Bill Ferris hasn’t always been in church from noon to 3 p.m. on Good Friday, but he’s always found a quiet place for reflection, and he’s refrained from eating meat on the most somber day in the Christian calendar.
It’ll be harder this year.
A devoted Tigers fan, Ferris, 34, of Troy won’t miss Opening Day at Comerica Park — even though it’s on Good Friday.
“I can get around the meat thing,” said Ferris, a member of St. Anastasia Catholic Church in Troy.
“I’ll just stick to peanuts and popcorn because I don’t think there are too many seafood options at the stadium. But I’m not sure I can find a quiet place on the concourse at Comerica.”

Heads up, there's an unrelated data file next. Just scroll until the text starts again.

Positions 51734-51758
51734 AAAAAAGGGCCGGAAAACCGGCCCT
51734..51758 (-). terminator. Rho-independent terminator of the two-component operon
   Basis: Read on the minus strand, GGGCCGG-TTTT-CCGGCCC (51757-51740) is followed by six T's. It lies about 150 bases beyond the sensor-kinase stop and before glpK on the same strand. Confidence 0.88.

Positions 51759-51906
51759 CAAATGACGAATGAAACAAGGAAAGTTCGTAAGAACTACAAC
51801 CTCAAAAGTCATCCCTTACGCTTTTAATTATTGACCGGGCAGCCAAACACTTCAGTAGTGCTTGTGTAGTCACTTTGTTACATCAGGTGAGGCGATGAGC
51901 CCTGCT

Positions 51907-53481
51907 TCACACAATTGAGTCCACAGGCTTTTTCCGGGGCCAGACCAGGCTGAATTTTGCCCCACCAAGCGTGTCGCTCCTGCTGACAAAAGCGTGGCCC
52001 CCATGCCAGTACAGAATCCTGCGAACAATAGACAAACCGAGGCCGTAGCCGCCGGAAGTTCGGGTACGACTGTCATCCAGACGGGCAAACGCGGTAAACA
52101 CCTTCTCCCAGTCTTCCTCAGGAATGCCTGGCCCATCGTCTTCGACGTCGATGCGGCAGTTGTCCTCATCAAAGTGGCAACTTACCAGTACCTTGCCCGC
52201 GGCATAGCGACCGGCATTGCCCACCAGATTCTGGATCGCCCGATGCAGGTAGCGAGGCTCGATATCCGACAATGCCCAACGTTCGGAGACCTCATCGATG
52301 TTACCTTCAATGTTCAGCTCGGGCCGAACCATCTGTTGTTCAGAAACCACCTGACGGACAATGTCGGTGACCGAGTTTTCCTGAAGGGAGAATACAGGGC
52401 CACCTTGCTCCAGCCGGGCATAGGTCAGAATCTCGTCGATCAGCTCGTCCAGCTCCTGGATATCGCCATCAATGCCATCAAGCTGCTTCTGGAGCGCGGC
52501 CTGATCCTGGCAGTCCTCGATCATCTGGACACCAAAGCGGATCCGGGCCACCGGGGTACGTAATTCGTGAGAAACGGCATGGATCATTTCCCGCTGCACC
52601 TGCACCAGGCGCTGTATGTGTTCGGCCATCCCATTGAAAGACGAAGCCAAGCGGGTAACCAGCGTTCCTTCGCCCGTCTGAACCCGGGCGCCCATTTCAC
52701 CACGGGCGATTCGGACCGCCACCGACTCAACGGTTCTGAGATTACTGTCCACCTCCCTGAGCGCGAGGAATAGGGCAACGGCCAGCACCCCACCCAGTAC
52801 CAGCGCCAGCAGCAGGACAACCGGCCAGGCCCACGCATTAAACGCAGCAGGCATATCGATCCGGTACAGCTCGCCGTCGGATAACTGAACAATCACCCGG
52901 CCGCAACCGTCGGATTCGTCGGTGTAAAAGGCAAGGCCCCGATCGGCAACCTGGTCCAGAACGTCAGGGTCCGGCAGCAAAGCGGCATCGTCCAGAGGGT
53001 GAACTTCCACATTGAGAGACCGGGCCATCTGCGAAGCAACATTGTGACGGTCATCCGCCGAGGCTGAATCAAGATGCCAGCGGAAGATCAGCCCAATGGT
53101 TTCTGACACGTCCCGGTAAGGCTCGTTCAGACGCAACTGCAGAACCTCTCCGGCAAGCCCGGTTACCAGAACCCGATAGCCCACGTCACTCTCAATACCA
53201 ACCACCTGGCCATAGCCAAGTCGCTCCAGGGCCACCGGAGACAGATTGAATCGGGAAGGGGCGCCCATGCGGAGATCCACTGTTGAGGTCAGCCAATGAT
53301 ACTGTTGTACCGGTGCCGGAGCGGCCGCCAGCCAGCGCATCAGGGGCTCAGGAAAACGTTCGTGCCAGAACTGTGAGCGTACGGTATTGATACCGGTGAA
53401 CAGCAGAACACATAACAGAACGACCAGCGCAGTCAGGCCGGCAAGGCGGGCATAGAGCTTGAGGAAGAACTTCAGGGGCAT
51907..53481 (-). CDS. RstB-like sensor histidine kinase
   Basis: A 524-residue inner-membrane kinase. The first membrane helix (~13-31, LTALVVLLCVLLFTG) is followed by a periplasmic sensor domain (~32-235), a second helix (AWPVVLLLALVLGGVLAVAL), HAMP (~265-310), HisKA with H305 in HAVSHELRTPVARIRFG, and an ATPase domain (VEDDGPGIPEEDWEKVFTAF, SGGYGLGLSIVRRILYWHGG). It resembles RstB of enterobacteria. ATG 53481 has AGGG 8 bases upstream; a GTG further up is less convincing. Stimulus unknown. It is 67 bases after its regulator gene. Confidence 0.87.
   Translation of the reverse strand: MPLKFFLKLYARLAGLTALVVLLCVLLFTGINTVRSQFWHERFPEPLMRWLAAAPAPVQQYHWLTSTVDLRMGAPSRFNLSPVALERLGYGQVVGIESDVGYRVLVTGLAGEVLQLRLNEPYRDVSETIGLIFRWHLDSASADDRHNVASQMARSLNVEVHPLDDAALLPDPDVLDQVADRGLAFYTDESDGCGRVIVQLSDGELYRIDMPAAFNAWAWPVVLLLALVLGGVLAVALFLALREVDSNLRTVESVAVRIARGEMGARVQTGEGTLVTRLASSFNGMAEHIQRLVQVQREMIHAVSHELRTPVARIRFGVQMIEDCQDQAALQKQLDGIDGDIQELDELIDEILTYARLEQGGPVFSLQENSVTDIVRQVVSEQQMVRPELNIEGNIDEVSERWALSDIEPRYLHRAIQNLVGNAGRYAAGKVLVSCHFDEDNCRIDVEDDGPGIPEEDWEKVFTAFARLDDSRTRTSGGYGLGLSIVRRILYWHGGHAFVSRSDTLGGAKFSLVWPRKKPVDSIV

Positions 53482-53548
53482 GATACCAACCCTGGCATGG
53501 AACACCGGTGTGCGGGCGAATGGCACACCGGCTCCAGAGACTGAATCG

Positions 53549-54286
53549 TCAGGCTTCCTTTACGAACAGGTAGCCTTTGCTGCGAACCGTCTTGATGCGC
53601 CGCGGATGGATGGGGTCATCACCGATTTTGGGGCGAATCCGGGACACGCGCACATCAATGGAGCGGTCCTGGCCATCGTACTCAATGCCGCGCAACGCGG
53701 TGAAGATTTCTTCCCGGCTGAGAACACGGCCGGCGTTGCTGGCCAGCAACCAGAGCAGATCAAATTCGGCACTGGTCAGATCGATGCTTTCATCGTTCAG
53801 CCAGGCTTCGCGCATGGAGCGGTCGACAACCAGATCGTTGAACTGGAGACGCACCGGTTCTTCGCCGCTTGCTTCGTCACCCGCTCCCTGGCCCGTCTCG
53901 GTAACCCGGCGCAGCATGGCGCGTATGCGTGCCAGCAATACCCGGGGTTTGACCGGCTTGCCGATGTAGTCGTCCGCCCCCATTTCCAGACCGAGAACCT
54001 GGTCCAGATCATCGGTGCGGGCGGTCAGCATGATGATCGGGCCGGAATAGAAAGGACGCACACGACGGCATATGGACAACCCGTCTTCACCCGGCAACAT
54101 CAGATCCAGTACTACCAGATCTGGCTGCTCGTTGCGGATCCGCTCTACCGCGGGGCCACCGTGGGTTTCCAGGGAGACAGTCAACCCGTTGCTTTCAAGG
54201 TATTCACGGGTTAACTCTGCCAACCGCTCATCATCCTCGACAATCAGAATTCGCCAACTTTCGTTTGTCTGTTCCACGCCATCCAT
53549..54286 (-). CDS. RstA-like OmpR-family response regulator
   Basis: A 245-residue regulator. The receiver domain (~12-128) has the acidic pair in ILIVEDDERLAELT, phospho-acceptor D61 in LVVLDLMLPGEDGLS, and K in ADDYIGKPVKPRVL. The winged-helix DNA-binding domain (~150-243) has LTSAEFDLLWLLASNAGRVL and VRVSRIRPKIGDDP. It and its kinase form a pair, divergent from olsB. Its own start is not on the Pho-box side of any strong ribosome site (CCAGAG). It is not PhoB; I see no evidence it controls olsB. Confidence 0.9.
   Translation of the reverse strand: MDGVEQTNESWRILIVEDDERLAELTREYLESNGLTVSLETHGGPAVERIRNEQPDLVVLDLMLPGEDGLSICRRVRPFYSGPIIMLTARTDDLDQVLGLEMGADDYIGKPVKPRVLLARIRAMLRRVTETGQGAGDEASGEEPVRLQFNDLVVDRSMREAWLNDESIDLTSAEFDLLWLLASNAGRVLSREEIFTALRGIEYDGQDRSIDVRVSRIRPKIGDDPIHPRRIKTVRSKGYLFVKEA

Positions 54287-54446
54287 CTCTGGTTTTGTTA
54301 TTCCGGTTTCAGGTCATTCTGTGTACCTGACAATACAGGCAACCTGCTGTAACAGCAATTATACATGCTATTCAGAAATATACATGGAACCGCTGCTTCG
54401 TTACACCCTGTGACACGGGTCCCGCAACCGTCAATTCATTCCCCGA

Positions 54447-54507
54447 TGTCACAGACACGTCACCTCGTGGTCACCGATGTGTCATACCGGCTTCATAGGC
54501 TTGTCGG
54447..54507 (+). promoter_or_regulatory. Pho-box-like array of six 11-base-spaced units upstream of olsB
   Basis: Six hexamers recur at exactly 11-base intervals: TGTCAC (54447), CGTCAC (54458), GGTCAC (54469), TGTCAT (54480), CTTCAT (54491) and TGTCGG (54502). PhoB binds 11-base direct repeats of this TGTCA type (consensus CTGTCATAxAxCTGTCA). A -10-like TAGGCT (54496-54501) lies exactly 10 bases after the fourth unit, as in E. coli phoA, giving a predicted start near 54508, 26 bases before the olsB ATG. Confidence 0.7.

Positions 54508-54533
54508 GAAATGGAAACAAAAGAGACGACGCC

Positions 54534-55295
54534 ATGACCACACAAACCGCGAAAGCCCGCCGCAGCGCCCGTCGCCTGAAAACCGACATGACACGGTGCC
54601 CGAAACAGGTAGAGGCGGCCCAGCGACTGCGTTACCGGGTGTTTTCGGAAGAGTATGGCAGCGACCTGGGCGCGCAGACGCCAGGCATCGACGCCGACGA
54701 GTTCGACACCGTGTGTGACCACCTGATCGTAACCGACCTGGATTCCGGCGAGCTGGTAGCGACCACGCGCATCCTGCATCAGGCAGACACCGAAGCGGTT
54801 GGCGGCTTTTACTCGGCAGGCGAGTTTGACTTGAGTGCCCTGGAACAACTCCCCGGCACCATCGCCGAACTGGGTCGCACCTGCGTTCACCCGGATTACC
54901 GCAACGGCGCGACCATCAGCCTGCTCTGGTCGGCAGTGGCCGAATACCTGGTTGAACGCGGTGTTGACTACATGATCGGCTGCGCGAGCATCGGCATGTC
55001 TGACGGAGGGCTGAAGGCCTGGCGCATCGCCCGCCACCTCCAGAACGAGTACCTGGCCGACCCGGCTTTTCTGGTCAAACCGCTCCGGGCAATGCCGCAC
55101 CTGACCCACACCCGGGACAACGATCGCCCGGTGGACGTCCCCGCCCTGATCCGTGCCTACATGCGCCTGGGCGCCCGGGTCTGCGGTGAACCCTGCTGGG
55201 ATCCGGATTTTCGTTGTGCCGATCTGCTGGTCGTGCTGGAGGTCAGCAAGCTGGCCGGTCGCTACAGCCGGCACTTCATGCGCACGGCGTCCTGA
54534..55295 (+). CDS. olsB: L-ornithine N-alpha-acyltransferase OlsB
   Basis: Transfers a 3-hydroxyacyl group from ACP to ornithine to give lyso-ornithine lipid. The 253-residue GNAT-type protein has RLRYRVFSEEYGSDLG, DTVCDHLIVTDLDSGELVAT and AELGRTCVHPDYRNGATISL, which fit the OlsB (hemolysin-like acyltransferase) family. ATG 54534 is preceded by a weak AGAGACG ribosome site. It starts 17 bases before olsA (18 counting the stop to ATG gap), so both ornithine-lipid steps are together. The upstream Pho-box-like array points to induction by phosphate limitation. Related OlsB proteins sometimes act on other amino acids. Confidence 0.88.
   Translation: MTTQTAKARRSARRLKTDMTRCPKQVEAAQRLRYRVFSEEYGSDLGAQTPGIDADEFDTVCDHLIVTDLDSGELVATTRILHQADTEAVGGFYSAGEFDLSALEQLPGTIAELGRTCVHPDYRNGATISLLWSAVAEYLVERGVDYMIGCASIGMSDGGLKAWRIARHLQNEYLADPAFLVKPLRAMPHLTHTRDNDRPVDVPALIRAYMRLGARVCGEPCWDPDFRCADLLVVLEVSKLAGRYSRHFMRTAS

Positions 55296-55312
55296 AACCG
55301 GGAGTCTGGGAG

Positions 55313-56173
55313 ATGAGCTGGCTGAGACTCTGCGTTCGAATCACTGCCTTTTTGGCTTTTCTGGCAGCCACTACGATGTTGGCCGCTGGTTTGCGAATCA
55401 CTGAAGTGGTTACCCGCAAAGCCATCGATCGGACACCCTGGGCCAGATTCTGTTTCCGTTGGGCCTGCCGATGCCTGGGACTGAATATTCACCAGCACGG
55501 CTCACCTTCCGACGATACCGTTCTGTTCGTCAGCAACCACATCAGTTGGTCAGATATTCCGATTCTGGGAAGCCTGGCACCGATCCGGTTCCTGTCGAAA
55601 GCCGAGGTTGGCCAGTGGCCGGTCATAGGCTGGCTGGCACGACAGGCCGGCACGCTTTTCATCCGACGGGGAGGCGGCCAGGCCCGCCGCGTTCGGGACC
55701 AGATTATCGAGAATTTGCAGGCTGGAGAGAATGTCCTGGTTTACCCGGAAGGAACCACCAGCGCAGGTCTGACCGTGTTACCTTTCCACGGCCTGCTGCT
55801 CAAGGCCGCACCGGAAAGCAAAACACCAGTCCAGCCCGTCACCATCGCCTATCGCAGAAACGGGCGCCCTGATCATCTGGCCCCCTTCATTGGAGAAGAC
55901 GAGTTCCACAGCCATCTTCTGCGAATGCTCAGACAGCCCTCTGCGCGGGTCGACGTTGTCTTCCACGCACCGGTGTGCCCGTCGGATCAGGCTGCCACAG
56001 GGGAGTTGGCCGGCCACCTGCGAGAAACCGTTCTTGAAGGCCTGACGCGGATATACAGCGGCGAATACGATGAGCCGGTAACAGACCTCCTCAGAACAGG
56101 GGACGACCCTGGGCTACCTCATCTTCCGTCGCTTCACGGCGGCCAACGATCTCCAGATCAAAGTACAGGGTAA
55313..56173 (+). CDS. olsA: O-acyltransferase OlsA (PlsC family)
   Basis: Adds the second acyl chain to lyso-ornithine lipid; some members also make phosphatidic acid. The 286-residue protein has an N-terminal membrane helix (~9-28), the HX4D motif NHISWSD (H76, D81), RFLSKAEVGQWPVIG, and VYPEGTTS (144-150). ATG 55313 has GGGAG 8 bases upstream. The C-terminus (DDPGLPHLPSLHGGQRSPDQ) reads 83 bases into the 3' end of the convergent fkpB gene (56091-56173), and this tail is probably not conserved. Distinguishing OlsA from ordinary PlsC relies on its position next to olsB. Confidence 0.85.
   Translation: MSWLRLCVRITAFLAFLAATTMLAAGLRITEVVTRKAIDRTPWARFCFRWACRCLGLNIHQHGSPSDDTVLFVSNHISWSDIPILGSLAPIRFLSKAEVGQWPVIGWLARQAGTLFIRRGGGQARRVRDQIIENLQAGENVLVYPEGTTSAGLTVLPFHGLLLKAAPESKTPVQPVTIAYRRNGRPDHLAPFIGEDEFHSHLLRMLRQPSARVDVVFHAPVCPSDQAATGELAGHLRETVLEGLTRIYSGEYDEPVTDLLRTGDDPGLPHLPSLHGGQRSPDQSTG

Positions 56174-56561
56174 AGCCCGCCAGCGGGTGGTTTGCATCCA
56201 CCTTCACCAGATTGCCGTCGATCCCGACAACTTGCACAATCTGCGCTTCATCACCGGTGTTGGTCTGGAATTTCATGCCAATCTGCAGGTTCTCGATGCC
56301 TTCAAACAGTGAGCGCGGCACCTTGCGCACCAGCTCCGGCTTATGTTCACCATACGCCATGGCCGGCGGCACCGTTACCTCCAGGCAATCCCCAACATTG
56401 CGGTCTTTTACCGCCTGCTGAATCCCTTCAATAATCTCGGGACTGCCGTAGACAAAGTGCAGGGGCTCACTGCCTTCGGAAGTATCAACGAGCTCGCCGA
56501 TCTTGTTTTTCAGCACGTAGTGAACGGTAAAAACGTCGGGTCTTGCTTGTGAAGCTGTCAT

But for some Catholics and other Christians in southeast Michigan, the Detroit Tigers’ home opener this year will be off-limits. The 1:05 p.m. game against the Texas Rangers is on April 10 — Good Friday and one of the holiest days on the Christian calendar.
That’s the day for somber reflection, personal sacrifice, church services that run from noon to 3 p.m. and a no-meat pledge, which doesn’t lend itself to downing a hot dog or two at the game.
While all 30 Major League teams are playing that day, only the Tigers are taking the field during the Christian holy hours. It’s a schedule that keeps the weather and tradition in mind, said Tigers’ spokesman Ron Colangelo.